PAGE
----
Australia will reopen its borders to fully vaccinated tourists from February 21, Prime Minister Scott Morrison has announced, ending some of the world’s strictest and longest-running pandemic travel restrictions.
“It’s almost two years since we took the decision to close the borders to Australia,” Morrison said during a media briefing on Monday.
“If you’re double vaccinated, we look forward to welcoming you back to Australia.”
Australia shut its borders in March 2020 to protect itself against a surging COVID-19 pandemic.
For most of the time since then, Australians have been barred from leaving and only a handful of visitors have been granted exemptions to enter.
The rules have split families, hammered the country’s large tourist industry and prompted sometimes acrimonious debates about Australia’s status as a modern, open and outward-looking nation.
With the rollout of its vaccination programme last year, Morrison’s government has slowly relaxed the rules for Australians, long-term residents and students.
Monday’s decision will see almost all remaining caps lifted.
The International Air Transport Association (IATA) said it “greatly welcomed” the move.
“The Asia Pacific region has been very cautious in its approach to border restrictions so far but in recent weeks, we have seen growing momentum towards relaxation of travel restrictions – in the Philippines, Thailand, and to some extent New Zealand,” Philip Goh, IATA’s Regional Vice President for Asia Pacific said in a statement.
“We urge other governments in the Asia Pacific to look at similarly further easing their border restrictions so as to enable aviation businesses to accelerate their much needed recovery and to bring maximum benefits to their economies.”
Tim Soutphommasane, a professor of sociology at the University of Sydney, Australia, said the reopening of borders meant Australia “can re-engage with the world”. But challenges remain, he cautioned.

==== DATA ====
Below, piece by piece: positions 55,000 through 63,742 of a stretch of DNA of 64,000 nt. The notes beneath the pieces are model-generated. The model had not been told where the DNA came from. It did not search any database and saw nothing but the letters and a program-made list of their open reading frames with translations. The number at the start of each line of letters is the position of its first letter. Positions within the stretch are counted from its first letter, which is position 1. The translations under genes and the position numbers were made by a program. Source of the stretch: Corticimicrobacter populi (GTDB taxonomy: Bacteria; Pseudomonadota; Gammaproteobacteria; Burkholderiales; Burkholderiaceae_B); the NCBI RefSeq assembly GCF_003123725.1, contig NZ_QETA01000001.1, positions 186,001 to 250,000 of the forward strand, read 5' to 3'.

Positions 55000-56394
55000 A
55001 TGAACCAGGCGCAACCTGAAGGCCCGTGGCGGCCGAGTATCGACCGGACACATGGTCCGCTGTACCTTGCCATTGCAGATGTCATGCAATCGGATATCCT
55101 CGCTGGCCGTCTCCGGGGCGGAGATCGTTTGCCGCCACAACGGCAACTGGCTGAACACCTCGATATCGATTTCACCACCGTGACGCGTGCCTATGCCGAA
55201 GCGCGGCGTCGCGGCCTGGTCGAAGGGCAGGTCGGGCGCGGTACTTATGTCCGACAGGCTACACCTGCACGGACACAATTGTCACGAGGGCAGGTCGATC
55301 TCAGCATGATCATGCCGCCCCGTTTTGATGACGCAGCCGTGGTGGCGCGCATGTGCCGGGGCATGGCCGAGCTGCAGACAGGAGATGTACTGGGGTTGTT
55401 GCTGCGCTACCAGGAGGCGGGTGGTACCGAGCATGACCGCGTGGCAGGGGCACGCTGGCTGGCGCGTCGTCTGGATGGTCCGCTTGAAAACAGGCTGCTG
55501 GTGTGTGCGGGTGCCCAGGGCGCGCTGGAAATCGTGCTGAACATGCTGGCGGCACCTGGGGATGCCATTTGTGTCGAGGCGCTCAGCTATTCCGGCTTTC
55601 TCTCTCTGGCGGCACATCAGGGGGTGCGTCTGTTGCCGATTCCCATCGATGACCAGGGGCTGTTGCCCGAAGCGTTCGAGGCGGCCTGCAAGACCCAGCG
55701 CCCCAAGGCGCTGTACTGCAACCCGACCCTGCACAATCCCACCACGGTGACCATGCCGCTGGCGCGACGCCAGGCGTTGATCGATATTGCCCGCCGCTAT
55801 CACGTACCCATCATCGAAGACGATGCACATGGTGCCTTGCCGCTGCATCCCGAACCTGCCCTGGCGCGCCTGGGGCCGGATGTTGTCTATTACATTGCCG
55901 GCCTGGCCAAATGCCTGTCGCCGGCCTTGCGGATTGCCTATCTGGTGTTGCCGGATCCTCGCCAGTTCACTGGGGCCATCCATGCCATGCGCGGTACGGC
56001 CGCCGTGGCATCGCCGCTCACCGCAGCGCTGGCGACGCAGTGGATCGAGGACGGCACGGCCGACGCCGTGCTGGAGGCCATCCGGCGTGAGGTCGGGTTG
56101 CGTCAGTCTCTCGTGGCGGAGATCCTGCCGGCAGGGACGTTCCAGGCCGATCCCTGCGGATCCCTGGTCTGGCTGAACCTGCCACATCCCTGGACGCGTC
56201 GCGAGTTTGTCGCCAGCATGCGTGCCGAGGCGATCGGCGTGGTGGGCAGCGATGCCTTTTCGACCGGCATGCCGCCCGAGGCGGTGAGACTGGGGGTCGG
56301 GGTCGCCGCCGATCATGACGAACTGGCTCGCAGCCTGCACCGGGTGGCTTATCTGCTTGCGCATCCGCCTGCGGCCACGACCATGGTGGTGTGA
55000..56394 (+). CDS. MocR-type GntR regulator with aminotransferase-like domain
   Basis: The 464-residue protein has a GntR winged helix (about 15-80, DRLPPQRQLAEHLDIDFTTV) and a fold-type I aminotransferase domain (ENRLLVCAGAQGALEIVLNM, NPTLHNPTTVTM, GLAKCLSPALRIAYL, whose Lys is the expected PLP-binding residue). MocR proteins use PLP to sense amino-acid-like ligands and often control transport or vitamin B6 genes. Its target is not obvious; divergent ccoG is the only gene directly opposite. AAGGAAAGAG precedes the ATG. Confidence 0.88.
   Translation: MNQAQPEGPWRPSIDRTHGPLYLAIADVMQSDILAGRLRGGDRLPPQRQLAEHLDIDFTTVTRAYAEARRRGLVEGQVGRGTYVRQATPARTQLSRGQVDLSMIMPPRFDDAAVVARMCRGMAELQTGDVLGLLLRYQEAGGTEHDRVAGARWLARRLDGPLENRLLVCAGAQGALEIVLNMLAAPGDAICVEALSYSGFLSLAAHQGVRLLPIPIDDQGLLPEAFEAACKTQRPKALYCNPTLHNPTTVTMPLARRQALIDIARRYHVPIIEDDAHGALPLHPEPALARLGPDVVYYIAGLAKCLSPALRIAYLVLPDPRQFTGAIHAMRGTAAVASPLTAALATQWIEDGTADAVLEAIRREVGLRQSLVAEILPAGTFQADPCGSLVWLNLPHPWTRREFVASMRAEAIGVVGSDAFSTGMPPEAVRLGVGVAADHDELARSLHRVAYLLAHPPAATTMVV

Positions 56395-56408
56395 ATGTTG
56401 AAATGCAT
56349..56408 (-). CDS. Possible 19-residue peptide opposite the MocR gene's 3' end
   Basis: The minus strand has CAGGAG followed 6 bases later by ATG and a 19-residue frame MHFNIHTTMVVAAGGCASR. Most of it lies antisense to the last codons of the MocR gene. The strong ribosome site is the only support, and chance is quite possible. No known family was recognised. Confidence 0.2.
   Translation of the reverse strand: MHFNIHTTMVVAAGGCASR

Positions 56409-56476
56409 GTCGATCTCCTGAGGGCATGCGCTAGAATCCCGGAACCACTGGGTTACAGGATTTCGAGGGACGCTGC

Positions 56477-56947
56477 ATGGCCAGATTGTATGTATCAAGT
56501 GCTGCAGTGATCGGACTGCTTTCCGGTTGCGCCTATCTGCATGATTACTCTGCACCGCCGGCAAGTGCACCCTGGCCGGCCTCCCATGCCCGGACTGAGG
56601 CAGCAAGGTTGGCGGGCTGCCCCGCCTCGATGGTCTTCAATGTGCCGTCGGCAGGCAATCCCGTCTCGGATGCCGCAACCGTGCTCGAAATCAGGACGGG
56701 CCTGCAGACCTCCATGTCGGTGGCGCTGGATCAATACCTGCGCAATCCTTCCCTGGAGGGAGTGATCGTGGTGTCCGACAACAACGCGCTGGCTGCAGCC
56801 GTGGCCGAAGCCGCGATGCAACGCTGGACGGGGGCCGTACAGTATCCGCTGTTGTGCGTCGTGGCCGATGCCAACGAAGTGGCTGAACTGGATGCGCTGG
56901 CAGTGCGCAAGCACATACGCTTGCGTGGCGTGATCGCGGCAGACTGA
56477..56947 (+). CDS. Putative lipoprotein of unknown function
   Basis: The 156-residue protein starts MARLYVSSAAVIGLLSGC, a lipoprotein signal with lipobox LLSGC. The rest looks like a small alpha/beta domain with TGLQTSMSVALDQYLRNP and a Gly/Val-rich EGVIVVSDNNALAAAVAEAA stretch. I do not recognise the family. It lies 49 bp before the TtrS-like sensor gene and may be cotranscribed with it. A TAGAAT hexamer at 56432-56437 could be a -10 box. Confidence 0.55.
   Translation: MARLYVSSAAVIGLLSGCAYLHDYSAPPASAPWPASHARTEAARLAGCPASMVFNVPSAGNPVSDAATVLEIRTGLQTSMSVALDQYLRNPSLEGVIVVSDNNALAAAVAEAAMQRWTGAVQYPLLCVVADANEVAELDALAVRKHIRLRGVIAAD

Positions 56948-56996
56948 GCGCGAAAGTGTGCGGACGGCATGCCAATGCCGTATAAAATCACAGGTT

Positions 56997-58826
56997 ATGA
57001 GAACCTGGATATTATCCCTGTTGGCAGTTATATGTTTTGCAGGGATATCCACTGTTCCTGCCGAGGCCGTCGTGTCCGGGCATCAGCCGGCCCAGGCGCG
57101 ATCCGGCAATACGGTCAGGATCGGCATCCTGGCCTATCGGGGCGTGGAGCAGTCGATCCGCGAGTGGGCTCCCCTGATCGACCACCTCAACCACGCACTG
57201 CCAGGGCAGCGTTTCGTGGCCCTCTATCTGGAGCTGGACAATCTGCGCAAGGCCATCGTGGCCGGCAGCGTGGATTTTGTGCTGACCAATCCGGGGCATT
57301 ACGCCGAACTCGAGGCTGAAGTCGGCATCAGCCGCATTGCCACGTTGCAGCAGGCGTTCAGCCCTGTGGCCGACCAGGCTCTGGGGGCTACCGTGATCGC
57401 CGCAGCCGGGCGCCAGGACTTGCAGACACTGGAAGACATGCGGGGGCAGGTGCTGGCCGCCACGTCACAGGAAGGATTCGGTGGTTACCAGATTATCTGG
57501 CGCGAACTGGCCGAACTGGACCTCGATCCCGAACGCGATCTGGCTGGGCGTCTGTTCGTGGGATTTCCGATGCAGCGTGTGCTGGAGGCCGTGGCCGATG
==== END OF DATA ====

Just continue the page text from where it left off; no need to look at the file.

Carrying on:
“We may be seeing the beginning of the end for Fortress Australia, but psychologically the country still has some way to go,” Soutphommasane told Al Jazeera.
“The pandemic has seen Australia retreat into seeing itself as a sanctuary, sheltered from the rest of the world. With a highly vaccinated population, Australia should be confident about reopening. But there is still a lot of caution and anxiety, with the country still learning to live alongside the virus.”
For most of the pandemic, Australia pursued what it called a “COVID-zero” policy that included strict snap lockdowns. But it abandoned the policy after rolling out vaccines.
Some 79 percent of Australia’s population has now received two doses of a COVID-19 vaccine, and the country has pushed ahead with easing curbs even as the Omicron variant began to drive up infections.
The past week has seen a slowdown in daily infections and hospital admissions, with Australia reporting just over 23,000 new cases on Monday.
The figure marks the lowest daily case count this year and is well below the peak of 150,000 about a month ago.
Approximately 2.4 million cases have been recorded since the first Omicron case was detected in Australia in November. Until then, Australia had counted about 200,000 cases.
Some 4,248 people in Australia have died from the virus since the pandemic began.